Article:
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RE: st: WHILE command


From   "Nick Cox" <n.j.cox@durham.ac.uk>
To   <statalist@hsphsun2.harvard.edu>
Subject   RE: st: WHILE command
Date   Mon, 17 Mar 2008 10:47:13 -0000

Please note the -cmdname- convention flagged in the FAQ. 

Eva is correct. 

In addition, know that -while- knows nothing about local macros. 

In this example 

local i = 10  
while `i' { 
	local --i 
	di `i' 
} 

what -while- sees is the command line after the names of any local
macros have been 
replaced by their contents. 

At first that is 

while 10 

then it is in turn 

while 9 

and so forth. The example also shows that the expression handled by
-while- need not be 
one with two arguments and a binary operator. Any expression with
numeric result is legal. 

while 1 { 
	...
} 

would be legal too (and is sometimes useful). 

Nick 
n.j.cox@durham.ac.uk 

Eva Poen

Vincent,

I believe the answers are "yes" and "yes". See the example below.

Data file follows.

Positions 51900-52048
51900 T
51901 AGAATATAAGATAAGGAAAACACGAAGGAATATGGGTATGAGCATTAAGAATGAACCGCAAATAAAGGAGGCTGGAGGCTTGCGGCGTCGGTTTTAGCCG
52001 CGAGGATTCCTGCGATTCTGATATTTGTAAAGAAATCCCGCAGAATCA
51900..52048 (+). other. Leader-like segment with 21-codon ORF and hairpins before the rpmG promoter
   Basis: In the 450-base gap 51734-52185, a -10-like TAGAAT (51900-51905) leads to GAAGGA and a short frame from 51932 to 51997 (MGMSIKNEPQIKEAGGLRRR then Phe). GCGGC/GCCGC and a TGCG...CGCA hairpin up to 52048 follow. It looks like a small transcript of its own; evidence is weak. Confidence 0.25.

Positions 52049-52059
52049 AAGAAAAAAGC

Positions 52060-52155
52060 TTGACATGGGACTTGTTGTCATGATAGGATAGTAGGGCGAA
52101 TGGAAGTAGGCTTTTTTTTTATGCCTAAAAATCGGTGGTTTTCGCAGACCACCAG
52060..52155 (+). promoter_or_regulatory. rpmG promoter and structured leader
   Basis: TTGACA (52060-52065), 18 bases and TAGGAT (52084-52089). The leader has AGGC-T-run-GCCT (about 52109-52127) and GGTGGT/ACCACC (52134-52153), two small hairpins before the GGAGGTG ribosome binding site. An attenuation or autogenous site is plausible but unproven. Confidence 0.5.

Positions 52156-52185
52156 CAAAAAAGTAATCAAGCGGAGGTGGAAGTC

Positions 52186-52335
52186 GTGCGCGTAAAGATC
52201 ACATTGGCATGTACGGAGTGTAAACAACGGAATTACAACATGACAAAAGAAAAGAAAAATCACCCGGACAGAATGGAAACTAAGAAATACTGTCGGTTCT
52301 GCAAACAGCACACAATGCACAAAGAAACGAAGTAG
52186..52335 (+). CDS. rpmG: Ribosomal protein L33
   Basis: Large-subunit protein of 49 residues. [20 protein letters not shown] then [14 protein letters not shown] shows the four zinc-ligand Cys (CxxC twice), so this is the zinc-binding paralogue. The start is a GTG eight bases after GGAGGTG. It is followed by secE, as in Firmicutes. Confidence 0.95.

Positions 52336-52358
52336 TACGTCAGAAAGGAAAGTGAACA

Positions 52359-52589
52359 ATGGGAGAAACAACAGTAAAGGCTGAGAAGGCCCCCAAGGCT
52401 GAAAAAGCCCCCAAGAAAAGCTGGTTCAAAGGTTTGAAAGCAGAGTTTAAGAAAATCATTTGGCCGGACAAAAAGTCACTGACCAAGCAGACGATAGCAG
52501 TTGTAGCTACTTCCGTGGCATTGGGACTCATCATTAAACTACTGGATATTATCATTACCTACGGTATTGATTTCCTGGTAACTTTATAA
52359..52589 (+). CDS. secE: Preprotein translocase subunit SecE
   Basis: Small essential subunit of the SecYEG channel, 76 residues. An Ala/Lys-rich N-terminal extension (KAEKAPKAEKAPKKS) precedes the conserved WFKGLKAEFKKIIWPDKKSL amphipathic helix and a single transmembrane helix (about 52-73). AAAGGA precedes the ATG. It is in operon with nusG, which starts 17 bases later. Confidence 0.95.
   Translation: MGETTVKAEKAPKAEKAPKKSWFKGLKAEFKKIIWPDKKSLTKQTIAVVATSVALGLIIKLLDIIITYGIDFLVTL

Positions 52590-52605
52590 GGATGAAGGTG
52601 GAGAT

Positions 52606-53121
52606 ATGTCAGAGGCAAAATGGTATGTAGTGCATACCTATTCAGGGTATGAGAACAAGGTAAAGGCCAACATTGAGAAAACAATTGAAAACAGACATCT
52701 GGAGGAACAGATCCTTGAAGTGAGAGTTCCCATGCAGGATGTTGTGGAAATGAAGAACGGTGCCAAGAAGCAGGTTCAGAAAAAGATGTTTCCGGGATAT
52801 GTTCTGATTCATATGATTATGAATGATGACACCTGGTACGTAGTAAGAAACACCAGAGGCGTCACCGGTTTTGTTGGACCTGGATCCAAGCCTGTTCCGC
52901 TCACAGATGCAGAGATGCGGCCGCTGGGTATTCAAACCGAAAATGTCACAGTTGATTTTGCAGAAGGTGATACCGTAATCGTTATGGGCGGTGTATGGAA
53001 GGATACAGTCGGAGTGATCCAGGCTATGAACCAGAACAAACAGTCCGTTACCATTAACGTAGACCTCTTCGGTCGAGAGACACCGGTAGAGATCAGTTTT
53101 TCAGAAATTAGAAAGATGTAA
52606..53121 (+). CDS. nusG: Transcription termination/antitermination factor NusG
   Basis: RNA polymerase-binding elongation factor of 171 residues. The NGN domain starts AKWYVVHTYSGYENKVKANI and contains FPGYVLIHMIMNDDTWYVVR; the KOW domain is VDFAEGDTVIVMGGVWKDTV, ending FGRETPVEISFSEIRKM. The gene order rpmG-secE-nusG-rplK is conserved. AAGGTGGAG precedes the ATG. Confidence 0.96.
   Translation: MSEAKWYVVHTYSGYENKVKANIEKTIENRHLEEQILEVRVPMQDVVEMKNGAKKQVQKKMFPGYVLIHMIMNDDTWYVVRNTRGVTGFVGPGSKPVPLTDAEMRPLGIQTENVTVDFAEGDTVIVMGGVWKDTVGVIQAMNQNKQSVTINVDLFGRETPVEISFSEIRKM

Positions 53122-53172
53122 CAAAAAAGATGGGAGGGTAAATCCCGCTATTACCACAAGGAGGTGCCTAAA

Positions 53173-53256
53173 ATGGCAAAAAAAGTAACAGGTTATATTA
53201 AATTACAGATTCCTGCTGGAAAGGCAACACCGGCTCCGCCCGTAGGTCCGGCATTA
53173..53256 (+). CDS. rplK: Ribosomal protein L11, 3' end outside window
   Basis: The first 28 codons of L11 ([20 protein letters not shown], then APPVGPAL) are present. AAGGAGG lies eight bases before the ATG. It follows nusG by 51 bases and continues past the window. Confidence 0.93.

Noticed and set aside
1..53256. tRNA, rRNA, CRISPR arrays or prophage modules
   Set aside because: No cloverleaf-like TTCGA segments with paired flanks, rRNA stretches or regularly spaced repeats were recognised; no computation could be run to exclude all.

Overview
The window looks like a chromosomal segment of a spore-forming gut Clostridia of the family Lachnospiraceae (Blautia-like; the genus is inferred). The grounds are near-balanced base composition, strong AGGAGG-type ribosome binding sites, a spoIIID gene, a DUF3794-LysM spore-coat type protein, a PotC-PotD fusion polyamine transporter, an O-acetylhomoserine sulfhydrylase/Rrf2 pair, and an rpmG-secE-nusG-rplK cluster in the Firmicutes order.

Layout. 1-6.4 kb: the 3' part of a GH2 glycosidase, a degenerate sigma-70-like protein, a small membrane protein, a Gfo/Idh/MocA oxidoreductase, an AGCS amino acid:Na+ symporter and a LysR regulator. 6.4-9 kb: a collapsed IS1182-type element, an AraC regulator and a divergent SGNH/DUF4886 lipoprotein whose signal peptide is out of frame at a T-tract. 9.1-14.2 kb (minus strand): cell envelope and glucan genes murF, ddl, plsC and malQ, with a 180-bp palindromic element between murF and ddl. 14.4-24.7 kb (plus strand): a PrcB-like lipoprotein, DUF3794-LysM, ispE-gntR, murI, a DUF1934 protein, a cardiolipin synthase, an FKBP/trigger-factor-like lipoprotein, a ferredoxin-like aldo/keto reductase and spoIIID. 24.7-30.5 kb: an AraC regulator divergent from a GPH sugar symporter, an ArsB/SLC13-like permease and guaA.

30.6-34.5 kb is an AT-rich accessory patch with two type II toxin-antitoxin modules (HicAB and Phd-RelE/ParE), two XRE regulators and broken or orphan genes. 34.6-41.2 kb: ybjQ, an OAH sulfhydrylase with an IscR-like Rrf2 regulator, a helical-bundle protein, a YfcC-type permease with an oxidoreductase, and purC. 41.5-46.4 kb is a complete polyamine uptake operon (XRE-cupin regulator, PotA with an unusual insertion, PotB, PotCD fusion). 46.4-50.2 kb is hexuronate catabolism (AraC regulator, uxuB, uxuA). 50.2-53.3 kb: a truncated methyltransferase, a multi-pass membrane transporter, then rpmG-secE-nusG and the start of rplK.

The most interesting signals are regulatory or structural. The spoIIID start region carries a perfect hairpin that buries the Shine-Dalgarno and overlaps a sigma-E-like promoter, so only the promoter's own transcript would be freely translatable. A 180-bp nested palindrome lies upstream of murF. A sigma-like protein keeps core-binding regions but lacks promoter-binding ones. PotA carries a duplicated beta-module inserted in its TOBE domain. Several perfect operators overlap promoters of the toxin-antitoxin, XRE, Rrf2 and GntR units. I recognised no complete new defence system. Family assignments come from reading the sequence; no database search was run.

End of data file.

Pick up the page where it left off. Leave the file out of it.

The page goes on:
local i 0
local j 10

while `i' < `j' {
	di ""
	di "before updating: i `i' , j `j' "
	di ""
	local ++j
	local i = `i' + 3
	di "after updating: i `i' , j `j' "
	di ""

}

di "end of loop: i `i' , j `j' "

Eva

2008/3/17, Vincent Davis <vincent@aspentechpro.com>:
> I have a few questions about the WHILE command,
>  1. When does it evaluate the WHILE condition? If it becomes false
does
>  it immediately exit the WHILE loop?
>  2. Can both sides of the WHILE condition be local variables that may
>  be updated in the WHILE statement ?  WHILE 'i' < 'j' {  ..... local i
>  = 'i' + 'j' .... local j = 'j' + 1.....  }

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